Under the terms of the oil companies’ charter parties, charterers do not guarantee that the port or the berth will be safe. They only agree to use their best endeavours to ensure its safety. However, Asbatankvoy Clause 9 states that the charterers warrant that the vessel will load or discharge at any safe place or wharf which the vessel “can proceed thereto, lie at and depart from always safely afloat”. A recent High Court case, Independent Petroleum Group Ltd. v. Seacarriers Count Pte Ltd (“The Count”) [2006] All ER (D) 149, is a good example of why charterers should be wary of such a guarantee. On the day of her arrival at Beira in Mozambique, the M/T “Count” was prevented from sailing to the berth by the grounding of another vessel, the M/T “British Enterprise” in the entrance channel to the port. After being refloated, the “British Enterprise” ran aground a second time. This delayed the berthing of the M/T “Count” by 5 days. It seems that the sandbanks had shifted and as a result the navigation buoys were out of position. After completion of discharge, the M/T “Count” was again unable to sail because another vessel, a container ship, had run aground on entering the port and was blocking the channel. The owners claimed damages for detention for the 4-day delay before the M/T “Count” was able to sail from the port. The arbitrators had found in favour of the owners and on appeal the High Court judge agreed with the arbitrators. The basis for the decision was not that the navigation buoys were out of position, but that there was not an adequate procedure in place at the port for monitoring the changing depths in the channel. There was a continuing risk to all vessels that used the approach channel and accordingly Beira should be considered a port that would unsafe to nominate. This was the case even though the M/T “Count” had never encountered any specific difficulty and the danger had only been temporary. After considering the effects of the safe berth warranty with the obligation, also in clause 9, to procure a berth “reachable on arrival”, one can only wonder why so many charterers still persist in chartering on the Asbatankvoy form.


In a recent Asdem Arbitration the “reachable on arrival” warranty in clause 9 of Asbatankvoy was relied upon by the owners who claimed damages for detention when their vessel was unable to enter the official limits of the port. The vessel had been prevented from entering the port by a combination of high winds, the refusal of the pilot to come out to the ship and the presence of several small fishing vessels sheltering from a storm in the narrow approach channel. The conclusion was that although a vacant berth was available, the charterers remained in breach of the “reachable on arrival” warranty for failing to procure a berth that the vessel could safely reach on arrival at the port. This was the case, even though the vessel was not an “arrived ship” as described by Lord Reid in The Johanna Oldendorff [1973] . However, the vessel had arrived in the commercial or popular sense detailed by Mr. Justice Roskill in The President Brand [1967]. In that case the charterers were in breach of a “reachable on arrival” provision in their charter party because the vessel’s draft was too deep to cross a sand bar in the approaches to the port of Maputo. The vessel was prevented from entering the port for four days and the owners were able to recover damages for detention for this period. Laytime, of course, did not run until the vessel entered the port and tendered a valid Notice of Readiness.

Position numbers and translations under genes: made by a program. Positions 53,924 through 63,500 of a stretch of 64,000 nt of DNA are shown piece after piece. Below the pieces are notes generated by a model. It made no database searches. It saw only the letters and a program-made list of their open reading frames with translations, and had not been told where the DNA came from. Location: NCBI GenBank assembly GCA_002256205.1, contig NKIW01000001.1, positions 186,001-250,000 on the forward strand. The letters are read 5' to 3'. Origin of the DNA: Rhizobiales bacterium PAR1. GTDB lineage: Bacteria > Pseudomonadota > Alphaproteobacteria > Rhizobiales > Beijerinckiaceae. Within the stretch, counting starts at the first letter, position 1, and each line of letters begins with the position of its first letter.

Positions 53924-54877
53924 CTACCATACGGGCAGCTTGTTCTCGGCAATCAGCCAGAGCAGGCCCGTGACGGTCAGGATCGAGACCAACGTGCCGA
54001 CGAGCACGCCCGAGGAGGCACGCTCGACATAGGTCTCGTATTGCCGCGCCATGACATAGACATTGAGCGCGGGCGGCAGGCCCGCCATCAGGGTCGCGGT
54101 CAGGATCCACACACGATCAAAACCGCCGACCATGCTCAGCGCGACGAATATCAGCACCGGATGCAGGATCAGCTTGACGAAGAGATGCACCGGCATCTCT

In the arbitration referred to above, the charterers had raised the defence of “perils of the sea” as described in clause 19 of Asbatankvoy. Although Clause 19, General Exceptions, cannot be used as a defence against a demurrage claim, it could be used to refute an owner’s claim for detention. However, the conclusion in this arbitration was that the high winds, rough seas and the presence of small fishing vessels did not amount to a peril of the sea.

Most of the law on “perils of the sea” relates to damage to the vessel or to the cargo. Perils of the sea are the most important risks that ship owners insure against in their hull policies. In insurance, the loss must be of a fortuitous nature and must be due to an extraordinary occurrence with the sea, such as the stress of winds and waves or navigational mishaps such as collisions or groundings. If the vessel had been damaged or run aground on her way to the berth, it would be entirely logical to classify the event as a peril of the sea. However, it was not possible to conclude that the prevailing conditions which prevented the vessel entering the port amounted to an extraordinary or fortuitous event. This type of dispute does not occur very often because under most oil companies’ charter party forms, unlike Asbatankvoy, the risk of reaching the port rests firmly with the ship owner.